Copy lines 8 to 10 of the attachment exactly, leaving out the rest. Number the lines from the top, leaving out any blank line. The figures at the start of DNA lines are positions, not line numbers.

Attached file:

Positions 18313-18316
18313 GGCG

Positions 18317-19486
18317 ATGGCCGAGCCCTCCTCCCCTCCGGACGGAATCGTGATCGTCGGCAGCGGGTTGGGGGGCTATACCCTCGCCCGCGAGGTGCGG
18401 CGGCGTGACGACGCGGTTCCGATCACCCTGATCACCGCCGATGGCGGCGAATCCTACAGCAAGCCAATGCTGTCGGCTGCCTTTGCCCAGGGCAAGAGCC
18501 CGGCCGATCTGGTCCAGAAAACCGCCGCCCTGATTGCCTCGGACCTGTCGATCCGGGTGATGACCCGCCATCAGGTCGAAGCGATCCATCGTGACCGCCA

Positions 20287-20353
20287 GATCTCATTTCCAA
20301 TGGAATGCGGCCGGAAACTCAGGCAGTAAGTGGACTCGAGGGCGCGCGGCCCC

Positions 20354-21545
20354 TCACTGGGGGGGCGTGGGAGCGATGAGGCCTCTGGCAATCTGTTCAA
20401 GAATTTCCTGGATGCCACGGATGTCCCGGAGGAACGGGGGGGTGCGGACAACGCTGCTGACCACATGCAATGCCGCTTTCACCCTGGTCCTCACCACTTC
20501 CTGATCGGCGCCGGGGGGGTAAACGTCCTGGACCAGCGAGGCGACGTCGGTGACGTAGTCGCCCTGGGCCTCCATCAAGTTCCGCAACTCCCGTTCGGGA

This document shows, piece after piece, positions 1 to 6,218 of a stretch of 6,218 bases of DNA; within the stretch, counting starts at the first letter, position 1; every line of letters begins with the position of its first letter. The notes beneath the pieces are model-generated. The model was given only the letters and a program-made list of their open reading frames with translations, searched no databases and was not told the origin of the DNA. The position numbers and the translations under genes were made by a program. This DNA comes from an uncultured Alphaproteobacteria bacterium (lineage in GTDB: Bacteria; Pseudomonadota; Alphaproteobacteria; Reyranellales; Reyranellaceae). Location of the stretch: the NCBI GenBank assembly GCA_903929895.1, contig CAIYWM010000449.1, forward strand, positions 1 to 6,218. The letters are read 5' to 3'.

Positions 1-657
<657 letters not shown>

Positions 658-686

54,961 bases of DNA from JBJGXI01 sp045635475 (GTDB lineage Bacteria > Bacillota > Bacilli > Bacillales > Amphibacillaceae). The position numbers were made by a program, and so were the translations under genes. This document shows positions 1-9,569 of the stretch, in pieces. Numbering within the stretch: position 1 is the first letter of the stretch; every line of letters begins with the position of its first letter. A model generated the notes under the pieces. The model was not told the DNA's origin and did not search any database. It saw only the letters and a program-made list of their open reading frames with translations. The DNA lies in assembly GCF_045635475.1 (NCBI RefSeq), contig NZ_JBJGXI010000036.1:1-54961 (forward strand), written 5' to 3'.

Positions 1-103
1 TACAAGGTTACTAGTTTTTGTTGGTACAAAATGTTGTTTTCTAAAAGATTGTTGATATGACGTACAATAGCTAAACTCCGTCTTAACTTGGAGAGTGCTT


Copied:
20287 GATCTCATTTCCAA
20301 TGGAATGCGGCCGGAAACTCAGGCAGTAAGTGGACTCGAGGGCGCGCGGCCCC

Positions 20354-21545